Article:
Martial law could lead to free expression abuses, says NUSOJ
On 19 August, the Transitional Federal Parliament of Somalia voted overwhelmingly to impose martial law to restore order in the conflict-ridden country, say NUSOJ and the Shabelle Media Network in Mogadishu.
The declaration will allow President Sheikh Sharif Sheikh Ahmed to issue decrees on matters of national security.
But NUSOJ is worried that free expression abuses at the hands of the Transitional Federal Government (TFG) might ramp up, as they did when martial law was imposed in 2007. Back then, the rules included a ban on "spreading propaganda," interviewing government opponents or reporting on issues of national security, and holding unlawful demonstrations.
"We witnessed several abuses, such as detention of journalists, torture of reporters, arbitrary arrests, closure of media houses and censorship, committed by TFG forces and officials when martial law was imposed in 2007," said NUSOJ secretary general Omar Faruk Osman.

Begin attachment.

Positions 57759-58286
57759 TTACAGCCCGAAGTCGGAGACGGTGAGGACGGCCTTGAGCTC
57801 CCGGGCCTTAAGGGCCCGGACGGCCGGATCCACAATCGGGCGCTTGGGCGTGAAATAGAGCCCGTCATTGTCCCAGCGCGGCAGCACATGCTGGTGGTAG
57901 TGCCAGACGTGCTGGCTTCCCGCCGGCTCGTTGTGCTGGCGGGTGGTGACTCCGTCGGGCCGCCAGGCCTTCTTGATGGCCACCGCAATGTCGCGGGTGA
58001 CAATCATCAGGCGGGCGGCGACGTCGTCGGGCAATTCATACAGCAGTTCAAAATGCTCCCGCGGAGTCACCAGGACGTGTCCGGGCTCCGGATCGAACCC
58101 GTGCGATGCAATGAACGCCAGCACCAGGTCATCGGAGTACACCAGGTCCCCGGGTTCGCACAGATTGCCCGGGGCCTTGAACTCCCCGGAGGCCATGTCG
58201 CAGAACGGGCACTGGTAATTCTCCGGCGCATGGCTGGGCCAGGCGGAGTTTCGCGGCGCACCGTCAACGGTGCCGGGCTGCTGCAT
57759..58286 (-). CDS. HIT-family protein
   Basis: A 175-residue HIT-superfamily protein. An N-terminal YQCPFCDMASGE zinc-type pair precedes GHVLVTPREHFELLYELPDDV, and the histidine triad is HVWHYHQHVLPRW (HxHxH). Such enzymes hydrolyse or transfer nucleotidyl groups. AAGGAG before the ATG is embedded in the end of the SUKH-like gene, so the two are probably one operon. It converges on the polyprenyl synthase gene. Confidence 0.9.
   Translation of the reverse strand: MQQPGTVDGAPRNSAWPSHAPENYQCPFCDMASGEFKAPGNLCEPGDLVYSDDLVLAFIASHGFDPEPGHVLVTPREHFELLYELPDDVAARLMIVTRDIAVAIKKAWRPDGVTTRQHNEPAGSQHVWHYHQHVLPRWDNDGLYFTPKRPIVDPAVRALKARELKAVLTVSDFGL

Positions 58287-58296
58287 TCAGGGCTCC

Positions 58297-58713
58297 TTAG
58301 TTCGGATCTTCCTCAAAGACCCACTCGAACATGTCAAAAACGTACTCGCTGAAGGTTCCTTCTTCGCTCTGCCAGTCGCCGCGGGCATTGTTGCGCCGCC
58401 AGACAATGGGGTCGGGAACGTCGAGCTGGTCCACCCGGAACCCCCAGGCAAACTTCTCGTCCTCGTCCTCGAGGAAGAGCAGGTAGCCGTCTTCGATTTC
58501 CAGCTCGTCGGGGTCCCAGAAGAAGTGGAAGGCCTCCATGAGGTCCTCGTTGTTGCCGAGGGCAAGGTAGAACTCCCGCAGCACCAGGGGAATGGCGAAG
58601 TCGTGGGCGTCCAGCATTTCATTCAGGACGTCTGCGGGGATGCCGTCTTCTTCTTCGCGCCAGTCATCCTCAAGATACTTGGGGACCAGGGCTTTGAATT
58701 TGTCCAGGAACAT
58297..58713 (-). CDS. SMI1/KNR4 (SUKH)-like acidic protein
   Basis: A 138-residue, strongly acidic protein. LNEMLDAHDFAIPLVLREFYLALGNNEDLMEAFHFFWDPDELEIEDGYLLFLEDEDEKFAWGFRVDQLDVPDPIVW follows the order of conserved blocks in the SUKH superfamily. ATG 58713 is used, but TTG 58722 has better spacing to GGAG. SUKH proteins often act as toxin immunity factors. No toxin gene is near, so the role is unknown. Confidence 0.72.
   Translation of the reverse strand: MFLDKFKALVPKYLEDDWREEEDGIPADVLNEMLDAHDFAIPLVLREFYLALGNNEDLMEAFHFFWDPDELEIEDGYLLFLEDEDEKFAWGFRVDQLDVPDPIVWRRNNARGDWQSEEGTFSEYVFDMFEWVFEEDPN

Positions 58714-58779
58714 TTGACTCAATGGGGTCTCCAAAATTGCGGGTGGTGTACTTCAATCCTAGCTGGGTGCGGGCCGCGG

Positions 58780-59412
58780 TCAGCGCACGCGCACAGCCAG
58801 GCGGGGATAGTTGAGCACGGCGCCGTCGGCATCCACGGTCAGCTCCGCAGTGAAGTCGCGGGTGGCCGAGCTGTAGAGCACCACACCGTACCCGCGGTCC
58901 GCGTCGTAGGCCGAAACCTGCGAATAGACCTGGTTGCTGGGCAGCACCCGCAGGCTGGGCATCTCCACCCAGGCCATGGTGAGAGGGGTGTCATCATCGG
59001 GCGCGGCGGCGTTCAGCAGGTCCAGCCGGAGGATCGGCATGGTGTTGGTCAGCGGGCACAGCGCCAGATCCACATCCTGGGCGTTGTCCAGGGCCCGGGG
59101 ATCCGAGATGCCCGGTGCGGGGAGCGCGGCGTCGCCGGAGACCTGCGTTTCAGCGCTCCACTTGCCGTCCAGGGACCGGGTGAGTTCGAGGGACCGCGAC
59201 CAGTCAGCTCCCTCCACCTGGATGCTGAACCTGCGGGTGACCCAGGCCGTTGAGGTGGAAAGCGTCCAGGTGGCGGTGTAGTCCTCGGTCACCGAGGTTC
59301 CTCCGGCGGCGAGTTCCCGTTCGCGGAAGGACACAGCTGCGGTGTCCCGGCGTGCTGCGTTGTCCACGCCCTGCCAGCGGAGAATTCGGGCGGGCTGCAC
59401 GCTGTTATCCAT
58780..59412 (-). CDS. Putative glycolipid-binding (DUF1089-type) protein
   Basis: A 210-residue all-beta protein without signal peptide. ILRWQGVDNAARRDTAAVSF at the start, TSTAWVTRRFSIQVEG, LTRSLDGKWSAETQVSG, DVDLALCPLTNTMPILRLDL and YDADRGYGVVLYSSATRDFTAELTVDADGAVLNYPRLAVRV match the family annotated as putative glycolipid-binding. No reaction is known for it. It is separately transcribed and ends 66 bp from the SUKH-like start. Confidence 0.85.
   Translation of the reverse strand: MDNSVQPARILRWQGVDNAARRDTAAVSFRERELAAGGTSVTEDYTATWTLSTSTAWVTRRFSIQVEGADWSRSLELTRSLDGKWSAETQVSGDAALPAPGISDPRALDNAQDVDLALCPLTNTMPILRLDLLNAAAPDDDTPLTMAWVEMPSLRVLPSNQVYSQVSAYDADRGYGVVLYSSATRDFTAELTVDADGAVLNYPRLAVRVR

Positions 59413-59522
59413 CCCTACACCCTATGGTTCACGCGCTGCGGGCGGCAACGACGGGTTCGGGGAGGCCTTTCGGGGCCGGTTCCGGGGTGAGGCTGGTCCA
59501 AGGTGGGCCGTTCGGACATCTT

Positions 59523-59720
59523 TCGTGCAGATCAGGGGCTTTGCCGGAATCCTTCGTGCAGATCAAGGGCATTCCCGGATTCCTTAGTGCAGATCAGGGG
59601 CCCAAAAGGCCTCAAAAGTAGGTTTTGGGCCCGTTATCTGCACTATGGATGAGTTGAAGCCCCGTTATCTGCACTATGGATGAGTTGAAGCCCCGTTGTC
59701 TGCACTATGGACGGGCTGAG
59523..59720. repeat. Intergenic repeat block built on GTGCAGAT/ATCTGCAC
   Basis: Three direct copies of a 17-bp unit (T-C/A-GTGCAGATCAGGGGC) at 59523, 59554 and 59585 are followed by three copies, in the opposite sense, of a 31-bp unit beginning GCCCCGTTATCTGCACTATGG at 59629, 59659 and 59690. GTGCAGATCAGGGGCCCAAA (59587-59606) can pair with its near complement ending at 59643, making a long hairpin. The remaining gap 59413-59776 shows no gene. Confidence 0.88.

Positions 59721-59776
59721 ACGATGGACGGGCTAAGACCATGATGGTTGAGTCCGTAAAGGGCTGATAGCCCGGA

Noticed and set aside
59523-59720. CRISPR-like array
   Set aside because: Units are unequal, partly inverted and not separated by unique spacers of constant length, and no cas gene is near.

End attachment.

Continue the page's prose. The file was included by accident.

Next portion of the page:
The continuing conflict has made Somalia the most dangerous country for journalists in Africa, and one of the most dangerous in the world. Freelance Canadian journalist Amanda Lindhout and Australian photographer Nigel Brennan have been held in captivity for one year in an undisclosed location in Somalia since their abduction by an armed group last August.
According to a UN report released this week, persistent violence and a prolonged drought have plunged Somalia into its worst humanitarian crisis since civil war broke out nearly two decades ago, with an estimated 3.76 million people in need of humanitarian assistance.
An anti-government onslaught by Islamist militants earlier this year has deepened that humanitarian crisis, with hundreds of civilians killed and tens of thousands displaced. The increased fighting, mainly in central and eastern Somalia - areas largely inaccessible to aid workers - is also recording the greatest problems of food access and malnutrition, says the UN report.